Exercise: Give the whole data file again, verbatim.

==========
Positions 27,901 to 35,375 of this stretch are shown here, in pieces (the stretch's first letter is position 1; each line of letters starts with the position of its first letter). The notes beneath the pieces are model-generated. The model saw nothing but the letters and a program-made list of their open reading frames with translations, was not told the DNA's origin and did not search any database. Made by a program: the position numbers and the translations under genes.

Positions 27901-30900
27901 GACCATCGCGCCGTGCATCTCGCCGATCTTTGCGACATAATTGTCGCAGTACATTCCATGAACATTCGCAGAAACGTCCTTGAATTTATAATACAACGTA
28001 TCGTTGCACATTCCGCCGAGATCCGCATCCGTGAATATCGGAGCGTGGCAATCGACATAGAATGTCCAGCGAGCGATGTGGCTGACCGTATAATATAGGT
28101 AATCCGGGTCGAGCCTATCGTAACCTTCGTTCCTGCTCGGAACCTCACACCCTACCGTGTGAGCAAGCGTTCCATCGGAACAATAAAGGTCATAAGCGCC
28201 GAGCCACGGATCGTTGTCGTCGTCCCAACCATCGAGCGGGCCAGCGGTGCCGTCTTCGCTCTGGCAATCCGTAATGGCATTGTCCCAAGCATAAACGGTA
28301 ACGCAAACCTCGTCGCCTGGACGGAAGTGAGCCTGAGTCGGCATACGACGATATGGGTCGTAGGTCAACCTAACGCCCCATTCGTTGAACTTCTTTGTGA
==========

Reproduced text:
Positions 27,901 to 35,375 of this stretch are shown here, in pieces (the stretch's first letter is position 1; each line of letters starts with the position of its first letter). The notes beneath the pieces are model-generated. The model saw nothing but the letters and a program-made list of their open reading frames with translations, was not told the DNA's origin and did not search any database. Made by a program: the position numbers and the translations under genes.

Positions 27901-30900
27901 GACCATCGCGCCGTGCATCTCGCCGATCTTTGCGACATAATTGTCGCAGTACATTCCATGAACATTCGCAGAAACGTCCTTGAATTTATAATACAACGTA
28001 TCGTTGCACATTCCGCCGAGATCCGCATCCGTGAATATCGGAGCGTGGCAATCGACATAGAATGTCCAGCGAGCGATGTGGCTGACCGTATAATATAGGT
28101 AATCCGGGTCGAGCCTATCGTAACCTTCGTTCCTGCTCGGAACCTCACACCCTACCGTGTGAGCAAGCGTTCCATCGGAACAATAAAGGTCATAAGCGCC
28201 GAGCCACGGATCGTTGTCGTCGTCCCAACCATCGAGCGGGCCAGCGGTGCCGTCTTCGCTCTGGCAATCCGTAATGGCATTGTCCCAAGCATAAACGGTA
28301 ACGCAAACCTCGTCGCCTGGACGGAAGTGAGCCTGAGTCGGCATACGACGATATGGGTCGTAGGTCAACCTAACGCCCCATTCGTTGAACTTCTTTGTGA